I returned home from LegalTech New York last Friday and took a couple of days to collect my thoughts about the show.
OK that’s not completely accurate: I did mention to squeeze in a few minutes of festivities around a little sporting event we had here in New Orleans over the weekend.
With regards to show statistics, InsideLegal had a great breakdown of the vendor participation on their blog at http://insidelegal.typepad.com.
The big picture? 41% of all vendors were selling eDiscovery. That was down 4% from 2012 but that decrease was attributed to mergers since the net increase in ED vendors since 2008 is 12% EDD vendor increase since 2008. Total exhibitor count was down since 2008 from 262 to 224 or 15%.
I’m not sure of attendance figures but from my perspective it was not as crowded as last year but the majority of attendees had specific goals either informational or in terms of prospective purchases. Most of the discussions’ I had with attendees were focused and clearly defined: I did not meet a great number of people asking general questions. People were clearly focused on what they wanted to learn.
What were my specific takes? From an attendees perspective not good. Starting with the first day keynote, the emphasis was on glitz and glimmer not substance. Ted Olson, the keynote at the self proclaimed “Most important legal technology event of the year” mentioned technology once. What did he say? “Everything I need to know about legal technology, I get from my granddaughters.” Wow. Thanks Ted. Your granddaughters? Really? That was incredibly helpful.
Catchy phrases were everywhere. Big Data. Predictive Coding. The Cloud. Useful information? Not so much. As Maura Grossman noted in one of her presentations, “If you go out on the [exhibit] floor and someone tells you they’re going to find 95, 98 percent of the documents, I’d run. That’s not possible.” 95%? I was routinely hearing 100% !!
Education and professional responsibility were two trends that were gaining momentum. Monica Bay reported on the ABA pushing this trend forward when last summer they “… put a few more teeth into the professional conduct rules” Well I suppose that in the land of the toothless, the man with one incisor is king. The new rules began by mentioning “ …the bewildering pace of technological change …” .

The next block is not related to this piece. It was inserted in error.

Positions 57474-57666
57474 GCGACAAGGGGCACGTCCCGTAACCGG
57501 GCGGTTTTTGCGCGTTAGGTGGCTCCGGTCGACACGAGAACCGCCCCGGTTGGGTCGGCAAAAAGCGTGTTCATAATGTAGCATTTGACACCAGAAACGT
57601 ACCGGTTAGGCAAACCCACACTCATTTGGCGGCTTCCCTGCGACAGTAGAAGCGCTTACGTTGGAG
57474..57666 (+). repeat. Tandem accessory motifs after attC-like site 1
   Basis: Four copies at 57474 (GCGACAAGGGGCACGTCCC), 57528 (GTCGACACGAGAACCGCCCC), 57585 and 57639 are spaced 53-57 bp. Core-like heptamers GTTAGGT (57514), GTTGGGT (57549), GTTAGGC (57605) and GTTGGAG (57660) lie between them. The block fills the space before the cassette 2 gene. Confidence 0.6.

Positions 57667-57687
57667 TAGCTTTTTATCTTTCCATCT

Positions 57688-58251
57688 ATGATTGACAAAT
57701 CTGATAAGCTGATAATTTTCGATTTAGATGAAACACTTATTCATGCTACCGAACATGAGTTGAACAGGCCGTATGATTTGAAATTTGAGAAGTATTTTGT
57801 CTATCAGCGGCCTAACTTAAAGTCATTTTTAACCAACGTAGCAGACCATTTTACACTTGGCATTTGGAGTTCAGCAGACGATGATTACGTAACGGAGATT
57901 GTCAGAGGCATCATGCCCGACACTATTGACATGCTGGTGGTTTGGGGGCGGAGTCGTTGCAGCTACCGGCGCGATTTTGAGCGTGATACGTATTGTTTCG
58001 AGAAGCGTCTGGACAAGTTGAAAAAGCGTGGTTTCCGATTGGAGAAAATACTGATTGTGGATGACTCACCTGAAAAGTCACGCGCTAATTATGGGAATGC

As Michael Arkfeld pointed out shortly after their release, “ …the transition to widespread use of digital technology has been in effect since 1985, more than 25 years ago. This is hardly a “bewildering” pace of change, unless you have stayed in a cave and remained a Luddite.” The ABA and their legion of endorsed law schools continue to ignore technology education with a few notable exceptions including Michaels course at the University of Arizona and Craig Balls course at the University of Texas, as well as their joint work at the Georgetown EDiscovery Academy every summer.
Related to the educational trend is a clear push by judges to demand more EDiscovery expertise by attorneys appearing before them. Jude Peck said is best with a succinct admonition: “bring your experts to court.” Judge Francis however countered that judges need to be careful not to cross what he described as the line from intervention into interference.
For more on the show including Monica Bays video interviews with Judge Francis, Craig Ball and others, see http://www.law.com/jsp/lawtechnologynews/index.jsp